John almost burst out of his seat, but Caldwell interrupted him. "In the absence of Colonel Carter, and as long as Daedalus is docked for repairs, all military issues are to be addressed to me." He shot a particular look at John, who narrowed his eyes. He couldn't believe this was happening.

Caldwell continued unfazed. "The resources we'll get from the mining operation will enable Atlantis to manufacture our own materials – ammunition, armour, energy devices, and equipment. Becoming self-sustained is vital to our survival," he added and looked at everyone around the table. Many of them nodded in agreement, even those John knew sided with the IOA. "We can't rely on our allies. Not with the Wraith superhive around waiting to catch us."

This is a waste of time.

John's hands clenched under the table and his face tightened in repressed anger as he bowed his head. No way Sam went willingly. This was a dirty, under-handed coup d'état. The smug look on Coolidge's face said it all. The IOA had finally wrestled command back into their hands, and they'd brought Caldwell into it as well. Sam had been completely sidelined.

John felt like punching someone. Coolidge’s overgrown nose was a temping target.

"Any other news you wanna share with us?" John raised his chin, locking eyes with the top three IOA representatives.

Woolsey withdrew his eyes almost immediately. Xiaoyi and Coolidge gave each other a glance, and – no surprise there – Xiaoyi chose to respond.

"No other news, but a suggestion." Xiaoyi paused, looked at everyone, and then continued. "Right now, the people in this city are grieving the loss of fifteen colleagues and friends. I'd like to suggest that we keep the news about the change in command quiet for now. These people do not need any more…worries…at the moment."

John opened his mouth to argue, but Caldwell jumped in and closed the proceedings. "I agree," he said, nodding at Xiaoyi. "We shouldn't let this matter stop us from doing our jobs."

Again, Caldwell glanced at John as if it should mean something. John didn't know what anything meant anymore.

"You sure you haven't seen her?"

"I'm sorry, Dr Jackson.” Major Lorne gave him an apologetic look.

Daniel sighed deeply. He stood in the middle of the gateroom, newly arrived from New Athos. Engineers and soldiers were cleaning up crates and equipment that'd been used on Kadara to excavate the dead – no one had been left alive in the ruins.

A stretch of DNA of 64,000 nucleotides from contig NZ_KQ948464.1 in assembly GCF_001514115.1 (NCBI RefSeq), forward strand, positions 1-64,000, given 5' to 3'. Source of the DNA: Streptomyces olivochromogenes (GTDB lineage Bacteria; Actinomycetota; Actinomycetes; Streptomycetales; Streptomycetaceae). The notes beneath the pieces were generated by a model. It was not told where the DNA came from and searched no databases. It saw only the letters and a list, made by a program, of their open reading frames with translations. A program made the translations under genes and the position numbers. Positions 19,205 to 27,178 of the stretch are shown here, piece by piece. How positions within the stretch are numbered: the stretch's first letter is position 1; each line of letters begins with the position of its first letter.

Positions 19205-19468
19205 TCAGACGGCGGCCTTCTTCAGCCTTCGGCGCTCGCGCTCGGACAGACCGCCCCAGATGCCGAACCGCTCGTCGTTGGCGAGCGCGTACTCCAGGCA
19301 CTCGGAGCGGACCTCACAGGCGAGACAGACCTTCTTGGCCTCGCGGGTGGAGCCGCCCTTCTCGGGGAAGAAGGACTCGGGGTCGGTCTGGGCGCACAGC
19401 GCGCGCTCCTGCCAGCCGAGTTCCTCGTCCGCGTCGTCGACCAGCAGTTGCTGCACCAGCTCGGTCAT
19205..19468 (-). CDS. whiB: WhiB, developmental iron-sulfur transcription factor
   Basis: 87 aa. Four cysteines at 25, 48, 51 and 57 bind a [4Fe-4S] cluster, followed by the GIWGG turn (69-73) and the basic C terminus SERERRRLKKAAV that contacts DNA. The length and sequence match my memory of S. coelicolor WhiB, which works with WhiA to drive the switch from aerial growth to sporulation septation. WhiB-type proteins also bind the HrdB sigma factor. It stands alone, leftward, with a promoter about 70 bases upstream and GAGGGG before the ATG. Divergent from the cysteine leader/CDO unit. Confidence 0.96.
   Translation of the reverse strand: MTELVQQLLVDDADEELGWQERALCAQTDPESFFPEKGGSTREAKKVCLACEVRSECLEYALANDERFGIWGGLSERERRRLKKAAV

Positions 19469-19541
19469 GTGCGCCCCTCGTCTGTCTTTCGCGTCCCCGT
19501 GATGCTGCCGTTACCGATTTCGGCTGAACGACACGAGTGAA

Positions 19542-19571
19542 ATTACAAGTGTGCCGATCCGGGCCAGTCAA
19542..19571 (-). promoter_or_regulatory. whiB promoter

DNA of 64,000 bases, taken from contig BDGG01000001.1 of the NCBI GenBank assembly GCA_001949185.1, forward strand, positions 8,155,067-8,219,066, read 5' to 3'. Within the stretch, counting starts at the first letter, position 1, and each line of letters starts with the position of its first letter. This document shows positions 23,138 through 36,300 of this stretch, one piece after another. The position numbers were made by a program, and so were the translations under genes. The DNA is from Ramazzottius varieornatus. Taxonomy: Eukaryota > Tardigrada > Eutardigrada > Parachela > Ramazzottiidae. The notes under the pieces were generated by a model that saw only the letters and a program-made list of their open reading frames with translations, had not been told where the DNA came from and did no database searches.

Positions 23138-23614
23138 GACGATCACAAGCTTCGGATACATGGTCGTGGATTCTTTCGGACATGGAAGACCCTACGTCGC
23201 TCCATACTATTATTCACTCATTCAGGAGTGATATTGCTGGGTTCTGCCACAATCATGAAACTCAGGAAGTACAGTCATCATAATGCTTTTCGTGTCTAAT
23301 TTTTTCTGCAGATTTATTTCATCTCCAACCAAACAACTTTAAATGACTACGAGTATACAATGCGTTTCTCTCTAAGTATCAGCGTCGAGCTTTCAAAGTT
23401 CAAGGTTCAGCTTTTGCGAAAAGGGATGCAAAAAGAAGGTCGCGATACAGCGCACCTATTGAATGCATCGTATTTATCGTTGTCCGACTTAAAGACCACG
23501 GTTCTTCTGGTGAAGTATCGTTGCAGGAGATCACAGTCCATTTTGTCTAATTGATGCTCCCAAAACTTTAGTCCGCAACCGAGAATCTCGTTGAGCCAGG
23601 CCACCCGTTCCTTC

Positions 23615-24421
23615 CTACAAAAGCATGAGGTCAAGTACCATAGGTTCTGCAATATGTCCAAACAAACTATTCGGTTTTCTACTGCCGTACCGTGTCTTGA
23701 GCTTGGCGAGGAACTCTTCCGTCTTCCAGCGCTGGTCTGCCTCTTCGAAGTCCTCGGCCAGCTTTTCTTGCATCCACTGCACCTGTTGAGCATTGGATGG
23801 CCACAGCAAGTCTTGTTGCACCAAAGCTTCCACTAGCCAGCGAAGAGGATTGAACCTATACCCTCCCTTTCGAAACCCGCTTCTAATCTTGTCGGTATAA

It was unreal. It was less than a week since he'd talked to the Kadarians, and now they were simply gone, along with fifteen Earth-born. Daniel couldn't believe it. He wanted someone to confirm it and that someone was Sam. Only she'd seemingly dropped off the grid. Her radio was dead.

Daniel saw the conference room doors open on the second level of the gateroom. John was the first to exit. There was a dark expression on his face that Daniel had seen countless times before in soldiers about to face combat. Before he could think of why, the entire Atlantis council filed out of the room – except Sam.

When the top three IOA representatives exited last along with Colonel Caldwell – talking in confident, hushed tones – Daniel felt a sudden, stomach-turning uneasiness spread throughout his body. He looked back at John, who was descending the grand staircase in a storm.

What the…?

"Colonel!" Daniel hurried towards the grand staircase and met John at the bottom. He blinked at Daniel twice as if broken out of a spell.

"Jackson." John’s voice was wary. He glanced over his shoulder, notably following the quartet on the second level with his eyes as they walked towards Sam’s office, Xiaoyi in the lead. "I thought you weren't due back 'till tomorrow."

"We came as soon as we heard the news about the Kadarians," Daniel said. "Teyla's down in the infirmary."

He paused, suddenly hesitant. John was still grim-faced, his hands white-knuckled and tense at his sides. He barely met Daniel’s eyes, staring instead at Lorne directing the clean-up in the gateroom. The question about the state of things dropped from Daniel's mind. He opted for his other objective instead.

"Look, Sam's not answering her radio, and no one's seen her…" He drifted off on an inquisitive tone. John didn't respond, but his expression darkened. Daniel bit his lip and stepped closer. It might be more personal than their level of acquaintance, but he was worried, especially as there'd obviously been a council meeting Sam wasn't part of. "John, what's going on? Was Sam hurt during the excavation?"

John broke out of his trance, turning fully towards Daniel. He shot a look up at the walkway between the operations centre and Sam's office. Daniel up and saw Woolsey and Caldwell staring down at them, their expressions blank.

"Sam's just... taking a break," John said finally, but Daniel heard the elusive tone in his voice. Before he could challenge him, however, John had stepped away from the staircase and turned towards the exit.

Stunned for a moment, Daniel soon followed close behind, not satisfied with such a ridiculous claim. He caught up to the lieutenant colonel in a deserted hallway not far from the transporter.

"You expect me to believe that?" Daniel called after him. "I've known her for a long time, John. Sam wouldn't just disappear like this when people need her. You know that too."

John didn’t look at him. "What I know doesn't mean squat anymore. There's not a damn thing I can do about it anyhow."

Daniel frowned. The wheels in his head went into overdrive. "This isn't just about Kadara and the Wraith, is it?" John didn't reply. He kept striding towards the transporter. "Is it?"